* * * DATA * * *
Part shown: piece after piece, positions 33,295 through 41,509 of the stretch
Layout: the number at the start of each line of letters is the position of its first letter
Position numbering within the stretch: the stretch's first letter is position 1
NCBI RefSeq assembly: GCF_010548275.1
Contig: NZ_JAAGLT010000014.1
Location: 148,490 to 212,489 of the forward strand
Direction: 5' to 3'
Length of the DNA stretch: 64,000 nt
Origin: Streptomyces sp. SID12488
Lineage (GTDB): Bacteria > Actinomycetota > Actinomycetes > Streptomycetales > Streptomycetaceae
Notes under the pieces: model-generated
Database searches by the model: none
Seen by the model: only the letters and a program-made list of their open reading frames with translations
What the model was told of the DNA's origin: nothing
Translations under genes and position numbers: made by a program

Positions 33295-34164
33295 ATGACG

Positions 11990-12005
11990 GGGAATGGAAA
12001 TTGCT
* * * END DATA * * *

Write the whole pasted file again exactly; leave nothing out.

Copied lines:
Part shown: piece after piece, positions 33,295 through 41,509 of the stretch
Layout: the number at the start of each line of letters is the position of its first letter
Position numbering within the stretch: the stretch's first letter is position 1
NCBI RefSeq assembly: GCF_010548275.1
Contig: NZ_JAAGLT010000014.1
Location: 148,490 to 212,489 of the forward strand
Direction: 5' to 3'
Length of the DNA stretch: 64,000 nt
Origin: Streptomyces sp. SID12488
Lineage (GTDB): Bacteria > Actinomycetota > Actinomycetes > Streptomycetales > Streptomycetaceae
Notes under the pieces: model-generated
Database searches by the model: none
Seen by the model: only the letters and a program-made list of their open reading frames with translations
What the model was told of the DNA's origin: nothing
Translations under genes and position numbers: made by a program

Positions 33295-34164
33295 ATGACG

Positions 11990-12005
11990 GGGAATGGAAA
12001 TTGCT